Great. It feels great. I thought we could have done with a bit more money, exposure, experience from the outset but we chose to bite a big bullet and do it ourselves – so as to retain our creative freedom, and our songs. And sitting here on the eve of it coming out – in retrospect – I’m totally satisfied with what we’ve achieved with our own blood, sweat and tears. We’ve learnt a lot, and we’re a lot better as musicians and producers as a result.

What city or town would you love to play in?

Some where hot in July. Give us a break from Melbourne’s cold months.

Who are your Top 5 Australian artists at the moment?

– A. Swayze & The Ghosts
– Tropical F*ck storm
– These New South Whales
– Royal Headache
– Power

For those who haven’t listened to you – can you describe your sound?

I’m trying to think of an onomatopoeia….. Bang?

How long have you known each other, and how did Press Club form?

We all met each other at different times, though all through music. I met drummer Frank at high school, then I followed him into a music course where I met Natalie in my year. Then through Natalie we met Greg. We had all played in a number of different bands together both at music school and otherwise until we formed Press Club in winter of 2016.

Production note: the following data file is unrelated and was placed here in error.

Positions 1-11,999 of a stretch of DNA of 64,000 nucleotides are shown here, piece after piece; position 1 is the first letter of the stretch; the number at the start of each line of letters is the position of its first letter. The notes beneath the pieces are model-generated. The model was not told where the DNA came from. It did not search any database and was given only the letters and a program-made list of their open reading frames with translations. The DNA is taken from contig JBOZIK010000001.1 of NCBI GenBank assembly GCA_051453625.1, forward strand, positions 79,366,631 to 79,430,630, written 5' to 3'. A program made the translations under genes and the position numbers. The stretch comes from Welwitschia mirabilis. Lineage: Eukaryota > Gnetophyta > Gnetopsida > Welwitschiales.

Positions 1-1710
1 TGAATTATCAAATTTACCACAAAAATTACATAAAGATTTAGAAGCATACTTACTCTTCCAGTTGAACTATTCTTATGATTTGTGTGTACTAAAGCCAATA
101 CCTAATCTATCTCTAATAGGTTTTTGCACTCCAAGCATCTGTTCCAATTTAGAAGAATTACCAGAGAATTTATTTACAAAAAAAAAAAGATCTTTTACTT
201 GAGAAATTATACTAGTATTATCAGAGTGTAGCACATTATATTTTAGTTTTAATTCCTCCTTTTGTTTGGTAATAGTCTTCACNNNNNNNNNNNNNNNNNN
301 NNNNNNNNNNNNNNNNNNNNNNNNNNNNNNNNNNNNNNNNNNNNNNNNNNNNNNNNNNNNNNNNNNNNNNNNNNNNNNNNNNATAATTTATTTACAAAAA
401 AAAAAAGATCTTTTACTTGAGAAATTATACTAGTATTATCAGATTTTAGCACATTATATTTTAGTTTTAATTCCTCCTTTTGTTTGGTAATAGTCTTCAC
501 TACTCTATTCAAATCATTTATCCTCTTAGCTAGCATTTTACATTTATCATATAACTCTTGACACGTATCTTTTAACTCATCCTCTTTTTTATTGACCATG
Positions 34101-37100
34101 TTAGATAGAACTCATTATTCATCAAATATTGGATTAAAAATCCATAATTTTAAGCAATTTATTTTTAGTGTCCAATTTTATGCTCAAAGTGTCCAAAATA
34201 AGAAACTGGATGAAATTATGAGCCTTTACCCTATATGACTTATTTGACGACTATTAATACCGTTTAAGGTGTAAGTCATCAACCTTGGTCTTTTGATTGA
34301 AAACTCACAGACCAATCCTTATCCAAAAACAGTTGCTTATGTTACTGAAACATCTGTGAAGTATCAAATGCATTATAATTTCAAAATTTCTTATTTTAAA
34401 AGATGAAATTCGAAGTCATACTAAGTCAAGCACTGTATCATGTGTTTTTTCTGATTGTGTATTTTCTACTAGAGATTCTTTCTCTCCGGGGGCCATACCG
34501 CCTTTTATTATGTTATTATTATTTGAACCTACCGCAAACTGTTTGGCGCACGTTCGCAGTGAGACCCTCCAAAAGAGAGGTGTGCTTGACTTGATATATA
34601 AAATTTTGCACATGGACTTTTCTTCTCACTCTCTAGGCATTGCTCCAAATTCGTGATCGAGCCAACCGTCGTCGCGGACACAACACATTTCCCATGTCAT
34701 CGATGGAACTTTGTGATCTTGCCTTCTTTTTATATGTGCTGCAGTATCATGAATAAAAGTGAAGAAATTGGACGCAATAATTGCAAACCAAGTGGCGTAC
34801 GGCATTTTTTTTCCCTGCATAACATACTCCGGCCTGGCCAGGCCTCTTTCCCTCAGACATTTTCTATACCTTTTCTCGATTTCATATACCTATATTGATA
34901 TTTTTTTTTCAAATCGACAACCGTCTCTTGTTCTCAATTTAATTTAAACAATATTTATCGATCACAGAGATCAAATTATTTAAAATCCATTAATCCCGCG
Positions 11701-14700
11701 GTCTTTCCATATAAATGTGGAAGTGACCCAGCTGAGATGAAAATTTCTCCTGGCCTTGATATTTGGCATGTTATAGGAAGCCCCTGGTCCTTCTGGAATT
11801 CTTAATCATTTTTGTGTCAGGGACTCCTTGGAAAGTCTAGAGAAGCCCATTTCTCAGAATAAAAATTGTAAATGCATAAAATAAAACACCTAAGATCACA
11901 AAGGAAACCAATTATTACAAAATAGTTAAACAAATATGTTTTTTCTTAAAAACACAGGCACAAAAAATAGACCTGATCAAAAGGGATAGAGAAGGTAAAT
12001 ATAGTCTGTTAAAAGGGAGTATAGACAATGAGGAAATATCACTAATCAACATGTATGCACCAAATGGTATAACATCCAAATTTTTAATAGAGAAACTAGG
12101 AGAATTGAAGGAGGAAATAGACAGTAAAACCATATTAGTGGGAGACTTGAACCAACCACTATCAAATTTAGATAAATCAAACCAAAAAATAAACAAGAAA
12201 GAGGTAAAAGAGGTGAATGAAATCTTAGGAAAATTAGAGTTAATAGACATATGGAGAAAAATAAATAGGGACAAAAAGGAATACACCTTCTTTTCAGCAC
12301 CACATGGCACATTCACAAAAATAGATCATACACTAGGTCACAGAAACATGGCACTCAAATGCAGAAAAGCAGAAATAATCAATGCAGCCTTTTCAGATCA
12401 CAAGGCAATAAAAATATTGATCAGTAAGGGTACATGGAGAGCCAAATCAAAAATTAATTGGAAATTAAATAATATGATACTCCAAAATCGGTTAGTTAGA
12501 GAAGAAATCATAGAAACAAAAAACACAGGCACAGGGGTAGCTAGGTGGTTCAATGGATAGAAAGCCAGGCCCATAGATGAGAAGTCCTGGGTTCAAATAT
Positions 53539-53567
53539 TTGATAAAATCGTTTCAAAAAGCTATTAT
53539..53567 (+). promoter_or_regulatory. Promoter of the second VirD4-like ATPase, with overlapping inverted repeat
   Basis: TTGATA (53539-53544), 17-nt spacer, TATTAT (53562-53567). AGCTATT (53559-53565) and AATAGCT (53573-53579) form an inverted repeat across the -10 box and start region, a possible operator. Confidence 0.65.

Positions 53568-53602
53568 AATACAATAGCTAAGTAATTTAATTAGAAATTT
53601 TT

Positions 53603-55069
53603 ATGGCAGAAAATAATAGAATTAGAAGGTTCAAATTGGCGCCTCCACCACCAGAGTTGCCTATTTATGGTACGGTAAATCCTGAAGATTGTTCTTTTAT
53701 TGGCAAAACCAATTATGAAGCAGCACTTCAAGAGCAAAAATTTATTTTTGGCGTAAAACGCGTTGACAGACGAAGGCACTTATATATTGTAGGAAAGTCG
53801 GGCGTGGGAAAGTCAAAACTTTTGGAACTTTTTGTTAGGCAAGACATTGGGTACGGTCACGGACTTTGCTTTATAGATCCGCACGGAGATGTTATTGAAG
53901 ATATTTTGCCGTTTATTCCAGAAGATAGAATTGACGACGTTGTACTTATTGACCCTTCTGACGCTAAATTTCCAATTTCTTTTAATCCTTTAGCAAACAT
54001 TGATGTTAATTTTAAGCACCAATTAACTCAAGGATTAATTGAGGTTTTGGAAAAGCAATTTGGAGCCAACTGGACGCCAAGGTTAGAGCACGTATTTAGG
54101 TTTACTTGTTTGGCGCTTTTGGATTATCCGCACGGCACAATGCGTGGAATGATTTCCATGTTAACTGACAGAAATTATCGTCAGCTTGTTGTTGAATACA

Your Bandcamp says that you are “the musical embodiment of the attitude of a generation experiencing impermanence in every way”. What effect do you think this impermanence will have on society?

I don’t really think we as people embody that, but a person’s music is often an extension of the emotions they’re feeling on the inside. And we’re living in a place (particularly in the inner-North of Melbourne) that is constantly morphing. Both with cultural shift and the area undergoing huge physical changes. I’ve been thrown out of three houses in four years to make way for apartment complexes or because the owners were making hay of their massively inflated property values. That’s life I guess, but it pisses you off when you can’t find a joint to call home for a while in the suburb that you’re from. As to what effect it will have on society as a whole, time will tell.

Late Teens by Press Club is what happens when four Melbourne musicians come together to create a body of work entirely devoid of outside influence from record labels, producers and the like, being answerable to only themselves.